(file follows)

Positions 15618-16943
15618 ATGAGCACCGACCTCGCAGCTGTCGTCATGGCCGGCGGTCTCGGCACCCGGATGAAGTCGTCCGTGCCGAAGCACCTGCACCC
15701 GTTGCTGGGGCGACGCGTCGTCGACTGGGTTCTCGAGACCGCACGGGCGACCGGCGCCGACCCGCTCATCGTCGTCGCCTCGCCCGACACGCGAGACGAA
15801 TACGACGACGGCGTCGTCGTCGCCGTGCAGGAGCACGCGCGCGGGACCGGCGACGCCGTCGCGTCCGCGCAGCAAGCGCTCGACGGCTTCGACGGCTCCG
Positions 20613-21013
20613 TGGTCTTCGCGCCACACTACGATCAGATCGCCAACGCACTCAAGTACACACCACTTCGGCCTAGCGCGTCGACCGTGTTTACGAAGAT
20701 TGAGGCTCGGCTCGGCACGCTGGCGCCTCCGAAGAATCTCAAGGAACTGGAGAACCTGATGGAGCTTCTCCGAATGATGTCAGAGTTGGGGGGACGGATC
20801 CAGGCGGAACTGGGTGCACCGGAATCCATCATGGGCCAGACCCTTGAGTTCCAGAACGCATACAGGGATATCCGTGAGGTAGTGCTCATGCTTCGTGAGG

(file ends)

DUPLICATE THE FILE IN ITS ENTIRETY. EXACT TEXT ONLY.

Positions 15618-16943
15618 ATGAGCACCGACCTCGCAGCTGTCGTCATGGCCGGCGGTCTCGGCACCCGGATGAAGTCGTCCGTGCCGAAGCACCTGCACCC
15701 GTTGCTGGGGCGACGCGTCGTCGACTGGGTTCTCGAGACCGCACGGGCGACCGGCGCCGACCCGCTCATCGTCGTCGCCTCGCCCGACACGCGAGACGAA
15801 TACGACGACGGCGTCGTCGTCGCCGTGCAGGAGCACGCGCGCGGGACCGGCGACGCCGTCGCGTCCGCGCAGCAAGCGCTCGACGGCTTCGACGGCTCCG
Positions 20613-21013
20613 TGGTCTTCGCGCCACACTACGATCAGATCGCCAACGCACTCAAGTACACACCACTTCGGCCTAGCGCGTCGACCGTGTTTACGAAGAT
20701 TGAGGCTCGGCTCGGCACGCTGGCGCCTCCGAAGAATCTCAAGGAACTGGAGAACCTGATGGAGCTTCTCCGAATGATGTCAGAGTTGGGGGGACGGATC
20801 CAGGCGGAACTGGGTGCACCGGAATCCATCATGGGCCAGACCCTTGAGTTCCAGAACGCATACAGGGATATCCGTGAGGTAGTGCTCATGCTTCGTGAGG